Print 6 comment(s) - last by swizeus.. on Feb 28 at 7:02 AM

Faked NAND clearly shows painted over OCZ logo  (Source: The SSD Review)
KingFast, OCZ, and Micron all affected by counterfeit product sent to a reviewer

Having been the guy behind the computer screen for a number of product reviews over the years, I can tell you firsthand how embarrassed PR folks from various companies get if you should run into a problem with the product they've sent you.
I can only imagine that the people at SSD maker KingFast are utterly humiliated after reports have begun making the rounds at the company sent out a counterfeit SSD with fake memory chips inside The SSD Review.

Apparently, this is the first instance of this sort of thing ever happening with an SSD. The SSD Review also says that Micron and OCZ are victims here as far as the counterfeit NAND memory. The site does point out that it doesn't believe any of the companies had knowledge of or intent to produce or distribute counterfeit SSDs. The product in question is a KingFast F3 Plus 240GB SSD that The SSD Review says was received in a sealed factory box directly from the manufacturer.

The reviewer says that they were tipped off that something wasn't quite right with the original SSD they received performed poorly and when KingFast sent out another drive that scored considerably higher on benchmarks. The publication says that it was later discovered that SSDs from KingFast exclusively used Intel memory no matter the model.

Further inspection of photographs taken for the review revealed that the NAND in the suspect drive had been covered with some sort of black coating on top to hide the OCZ logo and rebranded as a Micron module. The ensuing investigation determined that KingFast had received a batch of memory from a new supplier in December 2012, which was used to produce about 30 SSDs all of which were found and recalled.

Source: The SSD Review

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By TerranMagistrate on 2/20/2013 1:23:53 PM , Rating: -1
Had those NAND modules comes from some unknown counterfeiting Chinese manufacturer, this would not have been so bad. It really is nigh impossible to do much worse than OCZ has done with their SSD products.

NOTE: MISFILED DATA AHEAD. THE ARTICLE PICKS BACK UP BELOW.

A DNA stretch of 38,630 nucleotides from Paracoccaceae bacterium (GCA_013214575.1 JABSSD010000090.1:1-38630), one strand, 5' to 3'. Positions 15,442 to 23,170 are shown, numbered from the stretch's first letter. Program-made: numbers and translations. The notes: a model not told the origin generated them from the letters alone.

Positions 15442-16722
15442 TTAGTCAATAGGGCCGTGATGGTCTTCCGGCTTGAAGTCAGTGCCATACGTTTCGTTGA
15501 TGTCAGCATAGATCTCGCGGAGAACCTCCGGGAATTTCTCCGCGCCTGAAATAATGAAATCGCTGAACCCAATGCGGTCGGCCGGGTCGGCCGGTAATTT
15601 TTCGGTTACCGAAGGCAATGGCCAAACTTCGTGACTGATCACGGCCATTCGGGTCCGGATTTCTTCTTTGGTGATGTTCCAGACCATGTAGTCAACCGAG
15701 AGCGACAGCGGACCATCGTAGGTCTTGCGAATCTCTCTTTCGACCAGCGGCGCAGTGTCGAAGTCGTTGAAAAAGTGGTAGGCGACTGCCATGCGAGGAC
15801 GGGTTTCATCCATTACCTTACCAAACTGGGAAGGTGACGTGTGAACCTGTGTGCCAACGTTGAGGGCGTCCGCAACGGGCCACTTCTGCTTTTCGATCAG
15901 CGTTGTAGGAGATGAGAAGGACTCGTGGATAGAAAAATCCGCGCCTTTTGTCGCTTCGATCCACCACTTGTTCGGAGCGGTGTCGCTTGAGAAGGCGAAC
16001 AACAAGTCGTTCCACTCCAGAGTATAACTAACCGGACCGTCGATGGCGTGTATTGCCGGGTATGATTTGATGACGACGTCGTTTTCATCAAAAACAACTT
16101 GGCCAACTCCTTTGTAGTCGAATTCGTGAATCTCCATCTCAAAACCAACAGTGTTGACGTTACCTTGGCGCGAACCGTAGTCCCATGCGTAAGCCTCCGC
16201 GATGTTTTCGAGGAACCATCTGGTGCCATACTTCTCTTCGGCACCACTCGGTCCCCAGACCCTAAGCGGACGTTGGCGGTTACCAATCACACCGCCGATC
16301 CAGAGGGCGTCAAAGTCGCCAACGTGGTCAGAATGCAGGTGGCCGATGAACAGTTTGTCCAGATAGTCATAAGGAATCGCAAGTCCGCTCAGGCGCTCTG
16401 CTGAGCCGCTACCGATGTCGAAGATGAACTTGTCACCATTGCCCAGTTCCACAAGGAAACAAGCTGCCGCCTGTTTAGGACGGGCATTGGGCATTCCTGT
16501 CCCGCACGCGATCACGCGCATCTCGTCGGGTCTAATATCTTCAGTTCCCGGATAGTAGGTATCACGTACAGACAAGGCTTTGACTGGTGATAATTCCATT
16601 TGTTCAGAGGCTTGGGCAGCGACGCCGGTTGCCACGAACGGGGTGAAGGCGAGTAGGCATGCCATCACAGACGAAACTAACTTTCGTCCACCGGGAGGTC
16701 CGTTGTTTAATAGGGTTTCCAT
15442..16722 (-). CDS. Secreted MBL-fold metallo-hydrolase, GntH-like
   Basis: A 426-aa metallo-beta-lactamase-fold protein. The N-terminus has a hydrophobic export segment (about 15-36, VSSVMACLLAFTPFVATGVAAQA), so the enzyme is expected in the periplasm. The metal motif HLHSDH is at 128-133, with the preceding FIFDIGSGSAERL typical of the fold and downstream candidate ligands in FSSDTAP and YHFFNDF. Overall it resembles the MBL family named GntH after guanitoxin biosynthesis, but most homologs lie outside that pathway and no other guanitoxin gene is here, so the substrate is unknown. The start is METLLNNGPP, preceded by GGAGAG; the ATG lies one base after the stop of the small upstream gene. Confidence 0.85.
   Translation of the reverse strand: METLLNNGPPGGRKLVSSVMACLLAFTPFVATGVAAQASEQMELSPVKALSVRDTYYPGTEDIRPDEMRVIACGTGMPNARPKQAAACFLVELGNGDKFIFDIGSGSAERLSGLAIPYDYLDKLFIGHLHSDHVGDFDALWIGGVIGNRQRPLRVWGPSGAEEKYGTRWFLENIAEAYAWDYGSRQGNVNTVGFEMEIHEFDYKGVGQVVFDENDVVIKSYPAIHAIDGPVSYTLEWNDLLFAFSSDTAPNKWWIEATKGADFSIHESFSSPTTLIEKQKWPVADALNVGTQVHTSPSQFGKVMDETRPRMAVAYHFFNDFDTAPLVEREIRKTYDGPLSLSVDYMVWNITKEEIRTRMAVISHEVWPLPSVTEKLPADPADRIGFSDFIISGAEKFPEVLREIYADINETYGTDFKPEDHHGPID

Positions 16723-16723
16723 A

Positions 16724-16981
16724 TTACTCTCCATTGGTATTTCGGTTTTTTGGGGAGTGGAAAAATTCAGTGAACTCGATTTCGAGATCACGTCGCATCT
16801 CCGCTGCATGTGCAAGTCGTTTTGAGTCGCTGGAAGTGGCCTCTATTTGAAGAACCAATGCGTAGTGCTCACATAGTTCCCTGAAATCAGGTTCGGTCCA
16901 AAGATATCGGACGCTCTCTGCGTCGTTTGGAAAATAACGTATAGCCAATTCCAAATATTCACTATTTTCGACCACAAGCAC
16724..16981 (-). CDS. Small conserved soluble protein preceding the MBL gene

By renosablast on 2/20/2013 5:44:38 PM , Rating: 5
I would strongly suggest that you read the entire article over at TheSSDReview before throwing darts at OCZ on this one. Yes, they have had some issues in the past, but this one is not their doing. NAND modules that do not meet OCZ's (and other mfrs do the same) specs are sold on the secondary market as they can still be utilized in other products such as USB drives. Whoever bought these on the open secondary market tried to "blacktop" them and stencil phony Micron ID #s on them. They were then sold to a distributor, who then sold them to Kingfast. It could just as easily have been any other brand of NAND modules purchased on the secondary market. OCZ also has some quality products that have earned excellent reputations in their own right.

By bug77 on 2/21/2013 6:21:29 AM , Rating: 2
I own two Vertex4 drives and I see nothing wrong with either.

By eagle470 on 2/21/2013 12:25:51 PM , Rating: 2
That because these modules didn't match up with OCZ quality control and were rejected.

By talikarni on 2/22/2013 2:00:11 PM , Rating: 2
That because these modules didn't match up with OCZ quality control and were rejected.

That is it exactly... these other companies buy up rejected chips to be used in less critical items like $60 tablets and so on, not to be used and rebranded like this, so someone had to have really messed something up for rejected modules to end up in a final product like this.

By swizeus on 2/28/2013 7:02:28 AM , Rating: 2
In the hands of reviewer to be exact.

"This is from the It's a science website." -- Rush Limbaugh

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